Allama Mushtaq Hussain Jafri, chairman of the World Peace and Unity Council, said "it is the need of the hour that religions of the world sit together and work for the promotion of peace and religious harmony. We should respect each other. We respect Jesus Christ and based on this, we should develop positive openings among us."

Allama Zubair Ahmed Zaheer, President of Markazi Jamaat Ahl-e-Hadis, Pakistan, said: "The Pope holds a highly responsible and important title and he is following in the footsteps of Pope John Paul II, revealing his greatness. In this way, he could calm 'offended' Muslim people. In fact, peace could prevail in the world when Muslims and Christians join hands and work together."

Ajmal Niazi, a renowned columnist, closed the survey: "The Pope occupies a significant place in the Christian world and we also consider him a spiritual leader and respect him. We always receive messages of reconciliation and affection from Him. His words in Regensburg were understood in a negative way and this is not a good thing. People interpreted his speech according to their personal desires, but since the Pope made it clear how things stand, there is no reason to protest. I suggest that Muslim religious leaders prepare a way towards dialogue and not create any sort of enmity. The Pope's meeting with the ambassadors is a sign of friendship with the Muslim world. Therefore we should all work for dialogue."

See also

14/11/2006 VATICAN – UN
Book with Regensburg "lectio" to be presented in UN library

The volume gathers all speeches made by Benedict XVI during his trip to Bavaria in September, to allow for a proper perusal of his address that drew protests from the Muslim world.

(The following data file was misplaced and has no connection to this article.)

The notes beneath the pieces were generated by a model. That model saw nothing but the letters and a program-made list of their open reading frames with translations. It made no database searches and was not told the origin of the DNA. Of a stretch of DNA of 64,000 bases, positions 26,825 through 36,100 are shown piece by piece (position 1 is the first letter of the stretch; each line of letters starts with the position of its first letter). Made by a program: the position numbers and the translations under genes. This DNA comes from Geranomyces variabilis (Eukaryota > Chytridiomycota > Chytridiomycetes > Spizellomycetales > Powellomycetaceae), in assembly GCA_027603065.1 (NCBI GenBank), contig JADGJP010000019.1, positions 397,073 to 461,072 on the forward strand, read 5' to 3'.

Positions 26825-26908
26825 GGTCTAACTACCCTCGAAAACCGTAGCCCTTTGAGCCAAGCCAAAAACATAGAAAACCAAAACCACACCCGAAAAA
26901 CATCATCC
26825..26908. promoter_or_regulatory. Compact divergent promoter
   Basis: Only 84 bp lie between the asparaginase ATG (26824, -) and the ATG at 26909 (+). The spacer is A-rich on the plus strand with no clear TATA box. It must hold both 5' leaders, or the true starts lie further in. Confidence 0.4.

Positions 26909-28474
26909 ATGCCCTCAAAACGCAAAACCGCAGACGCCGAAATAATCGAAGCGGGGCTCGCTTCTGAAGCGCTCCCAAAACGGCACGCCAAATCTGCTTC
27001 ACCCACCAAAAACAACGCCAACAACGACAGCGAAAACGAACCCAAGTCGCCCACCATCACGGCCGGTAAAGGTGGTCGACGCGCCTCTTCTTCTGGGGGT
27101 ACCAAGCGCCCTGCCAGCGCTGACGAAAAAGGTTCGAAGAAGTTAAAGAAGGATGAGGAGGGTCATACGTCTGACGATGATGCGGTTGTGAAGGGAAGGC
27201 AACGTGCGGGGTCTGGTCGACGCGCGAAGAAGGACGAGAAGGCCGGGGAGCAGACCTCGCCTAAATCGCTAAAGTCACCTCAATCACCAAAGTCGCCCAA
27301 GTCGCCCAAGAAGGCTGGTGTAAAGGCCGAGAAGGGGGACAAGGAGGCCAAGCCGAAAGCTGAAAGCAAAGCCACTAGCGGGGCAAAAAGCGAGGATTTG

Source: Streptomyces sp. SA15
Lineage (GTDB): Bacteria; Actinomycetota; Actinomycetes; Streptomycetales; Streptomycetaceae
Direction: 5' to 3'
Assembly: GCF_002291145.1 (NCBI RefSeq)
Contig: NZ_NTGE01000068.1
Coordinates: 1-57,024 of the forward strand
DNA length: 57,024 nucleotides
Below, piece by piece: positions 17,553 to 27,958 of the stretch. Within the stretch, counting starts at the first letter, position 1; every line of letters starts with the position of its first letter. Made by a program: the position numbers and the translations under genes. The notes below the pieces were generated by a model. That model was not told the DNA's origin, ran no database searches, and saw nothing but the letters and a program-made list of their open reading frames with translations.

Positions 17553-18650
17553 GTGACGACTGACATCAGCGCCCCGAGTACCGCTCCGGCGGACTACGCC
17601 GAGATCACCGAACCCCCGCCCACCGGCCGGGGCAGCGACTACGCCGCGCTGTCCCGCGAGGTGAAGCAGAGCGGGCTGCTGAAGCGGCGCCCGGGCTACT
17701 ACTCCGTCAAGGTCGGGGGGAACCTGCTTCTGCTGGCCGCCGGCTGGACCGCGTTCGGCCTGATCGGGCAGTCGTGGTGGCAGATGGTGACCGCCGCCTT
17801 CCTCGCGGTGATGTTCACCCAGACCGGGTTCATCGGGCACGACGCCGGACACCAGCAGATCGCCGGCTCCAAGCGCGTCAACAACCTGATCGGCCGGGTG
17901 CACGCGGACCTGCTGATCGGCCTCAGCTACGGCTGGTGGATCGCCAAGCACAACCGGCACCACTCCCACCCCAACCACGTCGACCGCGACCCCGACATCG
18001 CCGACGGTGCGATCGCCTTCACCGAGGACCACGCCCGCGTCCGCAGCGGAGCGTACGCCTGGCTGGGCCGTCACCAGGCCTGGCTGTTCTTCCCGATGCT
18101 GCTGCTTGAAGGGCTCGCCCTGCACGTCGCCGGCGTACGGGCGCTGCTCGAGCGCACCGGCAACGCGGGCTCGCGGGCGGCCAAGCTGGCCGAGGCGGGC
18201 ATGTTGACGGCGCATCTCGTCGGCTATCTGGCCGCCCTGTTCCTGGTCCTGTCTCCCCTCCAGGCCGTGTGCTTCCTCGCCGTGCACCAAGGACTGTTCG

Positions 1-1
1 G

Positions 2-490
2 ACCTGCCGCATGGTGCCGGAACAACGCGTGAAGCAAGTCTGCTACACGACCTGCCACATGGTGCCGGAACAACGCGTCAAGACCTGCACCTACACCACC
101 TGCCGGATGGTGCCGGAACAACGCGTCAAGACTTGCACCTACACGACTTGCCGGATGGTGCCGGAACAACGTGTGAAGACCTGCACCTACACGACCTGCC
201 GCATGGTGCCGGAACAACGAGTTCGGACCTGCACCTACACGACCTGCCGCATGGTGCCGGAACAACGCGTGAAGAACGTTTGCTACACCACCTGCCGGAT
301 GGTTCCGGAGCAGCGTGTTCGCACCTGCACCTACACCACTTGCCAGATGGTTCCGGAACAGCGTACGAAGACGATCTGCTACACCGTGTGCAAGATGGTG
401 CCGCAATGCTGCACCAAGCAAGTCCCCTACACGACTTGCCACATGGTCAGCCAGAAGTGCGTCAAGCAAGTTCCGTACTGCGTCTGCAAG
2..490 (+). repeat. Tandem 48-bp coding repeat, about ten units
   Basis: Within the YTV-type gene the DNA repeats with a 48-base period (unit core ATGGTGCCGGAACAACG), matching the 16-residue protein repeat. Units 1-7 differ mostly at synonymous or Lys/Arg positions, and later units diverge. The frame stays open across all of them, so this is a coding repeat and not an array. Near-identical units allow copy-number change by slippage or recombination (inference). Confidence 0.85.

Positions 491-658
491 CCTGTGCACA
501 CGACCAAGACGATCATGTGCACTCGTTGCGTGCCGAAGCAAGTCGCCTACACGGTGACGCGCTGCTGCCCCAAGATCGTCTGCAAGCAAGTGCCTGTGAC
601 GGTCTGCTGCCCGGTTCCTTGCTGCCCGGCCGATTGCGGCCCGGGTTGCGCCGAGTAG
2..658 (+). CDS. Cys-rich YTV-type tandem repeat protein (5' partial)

14/10/2006 ISLAM – VATICAN
Muslim leaders: "We accept pope's explanations"

In an open letter to Benedict XVI, 38 spiritual leaders and Muslim clerics (both Sunni and Shiite) accepted the regret expressed by the Pope for Regensburg saga and responded positively to his invitation to dialogue for world peace.

25/09/2006 VATICAN – ISLAM
Pope: dialogue between Muslims and Christians "a vital necessity"

Meeting diplomatic envoys from 22 Muslim majority countries, Benedict XVI upheld the value of "inter-religious and inter-cultural" dialogue among believers of different religions in a world that tends to exclude the value of transcendence. There was mention of the need for reciprocity in religious freedom. The entire text of the pope's speech has been published, translated in Arabic too.

14/05/2009 VATICAN - ISLAM
The Pope, Arabic Islam and the West
The Islamic media’s criticism of Benedict XVI is nothing in the face of the wealth of his proposal. Dialogue with science is essential for the Arab world, at a standstill for centuries; it is crucial that the West does not close itself into relativistic ideologies that despise faith.

Armed guards in Bethlehem churches, but Christians are on pope's side

After the attacks in Gaza and West Bank that followed the address of the pope in Germany, strong security measures have been put in place around sensitive targets. Palestinian Christians say Benedict XVI does not need to apologize; at the most, he only needs to clarify. But meanwhile, out of fear, some people have hidden their photos of the pontiff.